Hundreds face arrests as ‘yellow vest’ demonstrations against high fuel taxes turn violent
Anti-government protesters torched dozens of cars and set fire to storefronts during daylong clashes with riot police across central Paris on Saturday, as thousands took part in fresh “yellow vest” protests against high fuel taxes.
Officers responded with tear gas after being targeted by protesters hurling rocks and other projectiles on the third weekend of demonstrations, which have morphed into a broader rebuke of French President Emmanuel Macron.
Smoke engulfed several shopping districts as the violence spread from the Arc de Triomphe, where crowds had gathered earlier hoping to march down the Champs-Elysees.
While several dozens were allowed into the avenue after an ID check and search, many others—some wearing gas masks or ski goggles—remained behind and fought police manning barricades and water cannons. Protesters then led police on cat-and-mouse chases through other parts of the capital, setting cars and construction equipment alight and smashing windows.
An assault rifle was stolen from a police vehicle, a source said, though it was unclear if it was loaded.
One person was in a critical condition after protesters pulled down one of the huge iron gates of the Tuileries garden facing the famed Louvre museum, crushing several people. “Those responsible for this violence don’t want change or improvement, they want chaos,” President Emmanuel Macron said in Buenos Aires where he was attending the G20 summit. Macron added that he had convened a meeting with Prime Minister Edouard Philippe, Interior Minister Christophe Castaner and other top officials in Paris on Sunday after his return from Argentina. “No cause justifies that authorities are attacked, that businesses are plundered, that passers-by or journalists are threatened or that the Arc de Triomphe is defiled,” he said.
Philippe said the violence was “incredibly shocking” during a visit evening to a police barracks on Saturday evening.
Authorities said at least 287 people were arrested in Paris and 110 injured, including 17 of the 5,000 police officers mobilized for the protests. Nearly 190 fires were put out and six buildings were set alight, the interior ministry said. An estimated 75,000 demonstrators, most of them peaceful, were counted across the country in the afternoon, the interior ministry said.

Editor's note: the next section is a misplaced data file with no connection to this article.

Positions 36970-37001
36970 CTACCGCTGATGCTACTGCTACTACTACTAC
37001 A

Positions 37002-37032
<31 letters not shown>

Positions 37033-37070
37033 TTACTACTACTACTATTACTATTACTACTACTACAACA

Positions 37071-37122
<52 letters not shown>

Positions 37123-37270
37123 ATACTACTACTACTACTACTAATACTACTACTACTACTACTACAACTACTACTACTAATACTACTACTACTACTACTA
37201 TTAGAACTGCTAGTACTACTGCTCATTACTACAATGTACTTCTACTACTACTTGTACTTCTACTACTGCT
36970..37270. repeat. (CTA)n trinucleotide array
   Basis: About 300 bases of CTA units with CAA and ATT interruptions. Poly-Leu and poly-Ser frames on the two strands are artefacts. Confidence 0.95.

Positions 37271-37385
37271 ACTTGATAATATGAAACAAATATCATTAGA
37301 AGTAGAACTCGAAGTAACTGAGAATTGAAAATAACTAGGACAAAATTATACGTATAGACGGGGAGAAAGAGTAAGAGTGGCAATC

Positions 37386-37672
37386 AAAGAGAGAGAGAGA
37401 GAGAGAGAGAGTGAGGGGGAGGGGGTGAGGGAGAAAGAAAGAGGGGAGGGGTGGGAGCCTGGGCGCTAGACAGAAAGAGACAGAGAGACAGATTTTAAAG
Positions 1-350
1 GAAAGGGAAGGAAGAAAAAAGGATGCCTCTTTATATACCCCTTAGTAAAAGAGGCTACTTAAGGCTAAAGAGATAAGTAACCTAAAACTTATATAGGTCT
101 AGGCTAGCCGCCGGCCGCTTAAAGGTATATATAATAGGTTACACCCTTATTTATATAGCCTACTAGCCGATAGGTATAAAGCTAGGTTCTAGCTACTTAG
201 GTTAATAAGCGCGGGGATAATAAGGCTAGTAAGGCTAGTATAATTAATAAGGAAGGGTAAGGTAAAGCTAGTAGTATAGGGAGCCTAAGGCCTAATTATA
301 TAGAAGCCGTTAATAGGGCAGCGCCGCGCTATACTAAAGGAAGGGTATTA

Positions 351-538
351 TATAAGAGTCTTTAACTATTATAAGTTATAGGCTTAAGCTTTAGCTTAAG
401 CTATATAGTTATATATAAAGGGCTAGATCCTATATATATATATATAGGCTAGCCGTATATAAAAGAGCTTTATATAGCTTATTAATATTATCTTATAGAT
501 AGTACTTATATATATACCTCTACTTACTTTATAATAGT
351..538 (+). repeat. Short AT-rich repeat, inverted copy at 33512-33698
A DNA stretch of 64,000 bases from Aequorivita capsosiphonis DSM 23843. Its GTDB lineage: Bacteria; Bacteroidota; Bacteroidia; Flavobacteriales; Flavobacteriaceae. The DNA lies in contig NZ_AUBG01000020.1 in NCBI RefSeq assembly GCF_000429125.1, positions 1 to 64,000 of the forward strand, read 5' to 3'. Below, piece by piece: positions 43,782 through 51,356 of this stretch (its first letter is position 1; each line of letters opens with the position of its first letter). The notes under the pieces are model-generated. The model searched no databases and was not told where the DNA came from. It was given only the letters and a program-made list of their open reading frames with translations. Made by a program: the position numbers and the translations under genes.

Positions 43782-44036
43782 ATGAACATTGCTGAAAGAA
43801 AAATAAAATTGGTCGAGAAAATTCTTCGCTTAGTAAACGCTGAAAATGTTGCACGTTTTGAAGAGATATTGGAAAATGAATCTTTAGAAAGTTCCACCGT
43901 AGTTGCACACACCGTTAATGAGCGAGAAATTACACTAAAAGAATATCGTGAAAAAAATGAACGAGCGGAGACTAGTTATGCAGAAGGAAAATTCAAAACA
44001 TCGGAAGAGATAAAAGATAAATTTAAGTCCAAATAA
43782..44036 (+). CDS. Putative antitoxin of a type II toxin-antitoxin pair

The number was well below the first day of protests on Nov. 17, which attracted around 282,000 people, and also down from the 106,000 who turned out last Saturday.
Acrid plumes of smoke and tear gas, however, were testament to the escalation in violence in Paris, to the consternation of many of the “yellow vests,” so-called for the high-visibility jackets they wear.
Along the opulent Avenue Foch near the Arc de Triomphe, home to embassies and luxury residences, protesters ripped out benches to form a blockade, one person waving a skull-and-bones pirate flag.
Interior Minister Castaner attributed the violence to “specialists in sowing conflict, specialists in destruction.” He did not rule out imposing a state of emergency—a demand made by the police union Alliance—declaring: “Nothing is taboo for me. I am prepared to examine everything.”
“We’re a peaceful movement, but we’re disorganized—it’s a mess because we don’t have a leader,” said Dan Lodi, a 68-year-old pensioner on the Champs-Elysees. “You always have some idiots who come to fight, but they don’t represent us at all.”
Stores and restaurants along the Champs-Elysees as well as surrounding streets had boarded up windows, anticipating a repeat of the clashes last Saturday, which Macron compared to “war scenes.”
Chantal, a 61-year-old pensioner, said she was avoiding the “hooligans” but was determined to send Macron a message on the rising costs of living. “He has to come down off his pedestal,” she said under rain in the Champs-Elysees. “Every month I have to dip into my savings.”
The “yellow vest” movement erupted on social media in October and has since become a wider protest against Macron, who is accused of failing to recognize the rising cost of living that has left many struggling.
The countrywide protests have included many pensioners and have been most active in small urban and rural areas where demonstrators blocked roads, closed motorway toll booths, and even walled up the entrance to tax offices. Two people have died and dozens have been injured in the rallies, which opinion polls suggest still attract the support of two out of three French people.
Attempts by the government to negotiate with the grassroots movement have failed, in large part because representatives have insisted on public talks broadcast on TV.
Macron has sought to douse the anger by promising three months of nationwide talks on how best to transform France into a low-carbon economy without penalizing the poor. He also vowed to slow the rate of increase in fuel taxes if international oil prices rise too rapidly but only after a tax hike due in January.